Summary: The central problem of philosophy is most clearly
explained by David
Hume, the problem of causation and necessary connection. If we don't
know how the many things we commonly experience are connected together then
we do not know the source of truth. At a fundamental level (physics) this
problem of causal connection applies to how discrete and separate matter
particles interact with one another across the universe (space and time).
The solution is obvious. Don't describe an interconnected reality in terms of discrete and separate matter particles!
The obvious way to describe reality is the most simple way, that only one thing, space, exists, and matter is formed from waves in space. i.e. We simplify the metaphysical foundations of physics and philosophy from the motion of matter particles in space and time, to the wave motion of space that causes matter and time. i.e. From a metaphysics of space and time to a metaphysics of space and motion.
It then becomes obvious that an electron is a spherical standing wave in space. The wave center causes the particle effect, the spherical in and out waves interact with all other matter in the universe - which then solves this most profound problem of causation and necessary connexion. This really is simple and obvious - the essay below explains this, and if you find it hard to picture a spherical standing wave then have a look at the Wave Diagrams page.
Since philosophy is the art which teaches us how to live, and since children need to learn it as much as we do at other ages, why do we not instruct them in it? ... Oddly, things have now reached such a state that even among men of intelligence philosophy means something fantastical and vain, without value or usefulness, both in opinion and practice. (Michel de Montaigne)
I realise that philosophy in our postmodern world is seen as something fanciful and vain, just a lot of 'philosophical' nonsense that is irrelevant to daily life. And as the Montaigne quote above shows, this has been the case for centuries.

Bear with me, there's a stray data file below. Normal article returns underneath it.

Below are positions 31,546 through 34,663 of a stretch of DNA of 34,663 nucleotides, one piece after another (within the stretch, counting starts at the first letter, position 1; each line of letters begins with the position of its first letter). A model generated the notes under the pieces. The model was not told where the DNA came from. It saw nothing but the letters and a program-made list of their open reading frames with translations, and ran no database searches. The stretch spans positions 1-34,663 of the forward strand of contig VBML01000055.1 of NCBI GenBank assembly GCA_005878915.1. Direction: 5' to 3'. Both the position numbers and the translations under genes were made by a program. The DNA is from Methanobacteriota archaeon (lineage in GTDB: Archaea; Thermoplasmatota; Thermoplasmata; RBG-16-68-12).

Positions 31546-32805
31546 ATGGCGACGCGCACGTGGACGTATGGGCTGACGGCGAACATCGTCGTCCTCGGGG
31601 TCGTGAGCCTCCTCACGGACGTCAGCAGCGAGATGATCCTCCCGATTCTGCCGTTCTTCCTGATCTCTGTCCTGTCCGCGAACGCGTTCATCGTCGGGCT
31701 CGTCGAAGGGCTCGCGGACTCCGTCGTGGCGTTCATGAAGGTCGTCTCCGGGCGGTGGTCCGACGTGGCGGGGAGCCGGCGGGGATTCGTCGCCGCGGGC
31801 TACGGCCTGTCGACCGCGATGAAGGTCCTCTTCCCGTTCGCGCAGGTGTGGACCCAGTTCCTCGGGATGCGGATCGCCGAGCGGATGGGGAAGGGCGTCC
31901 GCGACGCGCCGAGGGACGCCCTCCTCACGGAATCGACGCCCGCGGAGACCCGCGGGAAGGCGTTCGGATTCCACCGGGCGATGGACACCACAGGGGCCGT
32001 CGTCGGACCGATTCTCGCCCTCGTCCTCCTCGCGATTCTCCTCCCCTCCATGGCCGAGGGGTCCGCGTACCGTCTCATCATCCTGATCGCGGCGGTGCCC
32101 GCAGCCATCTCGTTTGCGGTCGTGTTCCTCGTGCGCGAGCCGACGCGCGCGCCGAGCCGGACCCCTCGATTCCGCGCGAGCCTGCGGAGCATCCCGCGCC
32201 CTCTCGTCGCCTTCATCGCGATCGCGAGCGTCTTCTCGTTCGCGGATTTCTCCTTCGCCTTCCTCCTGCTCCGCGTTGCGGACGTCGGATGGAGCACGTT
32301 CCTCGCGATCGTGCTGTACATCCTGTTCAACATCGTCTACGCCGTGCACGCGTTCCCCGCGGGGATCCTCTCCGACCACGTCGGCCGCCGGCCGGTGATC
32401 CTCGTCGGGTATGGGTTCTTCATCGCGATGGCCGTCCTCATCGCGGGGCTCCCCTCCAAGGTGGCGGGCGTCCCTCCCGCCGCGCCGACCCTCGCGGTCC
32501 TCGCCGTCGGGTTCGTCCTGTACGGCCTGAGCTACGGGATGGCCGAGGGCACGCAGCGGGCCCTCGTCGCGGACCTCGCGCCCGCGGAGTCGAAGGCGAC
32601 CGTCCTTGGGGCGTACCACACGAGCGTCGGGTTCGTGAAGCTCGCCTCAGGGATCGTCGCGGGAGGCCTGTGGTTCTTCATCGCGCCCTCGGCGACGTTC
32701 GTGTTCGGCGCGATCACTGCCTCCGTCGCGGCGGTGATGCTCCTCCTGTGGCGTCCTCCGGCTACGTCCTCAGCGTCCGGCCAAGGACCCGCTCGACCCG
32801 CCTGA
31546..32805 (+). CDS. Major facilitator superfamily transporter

Yet philosophy is simply the study of truth as the necessary foundation
for acting wisely. e.g. It is unwise to dive into a pool of water unless
we know the truth about its depth. Likewise when we drive at night we use
our headlights so that we know the truth about where the road leads.
The point is obvious - that knowing the truth about things is central to acting wisely and preventing harm - and this applies to everything we do on a daily basis.
Given this importance of knowing the truth you would expect that philosophy
is the most important subject for humanity to understand - yet clearly this
is not the case. Why? Because over the past 2,500 years since philosophy
was first formalised no one has been able to work out the absolute truth
about things - which requires true knowledge of reality. We just have people's
opinions which invariable lead to conflict, confusion and harm.
So how can we work out what physical reality is, as the source of truth and wisdom? To begin we need to remove incorrect ideas that are leading us astray. This then leads us to the correct foundations for describing reality as the source of absolute truth. I will start with a nice experiment that you will hopefully relate to!
Esse est percipi (To be is to be perceived). ... All the choir of heaven and furniture of earth - in a word, all those bodies which compose the frame of the world - have not any subsistence without a mind. (George Berkeley)
Idealist philosophy believes that the mind exists, and that our sense of the external world (physical reality) is simply a construction of the mind. Given that all our knowledge is in fact a creation of the mind (imagination) it has been difficult to refute this - to get from our ideas of things to the real thing in itself (see Kant).
The experiment. Imagine an idealist philosopher in an
airplane at 30,000 feet. A ten second timer is activated that will eject
the 'philosopher' from the plane. They are wearing a parachute, but it is
not fastened. They must decide if they wish to fasten themselves to the
parachute or not.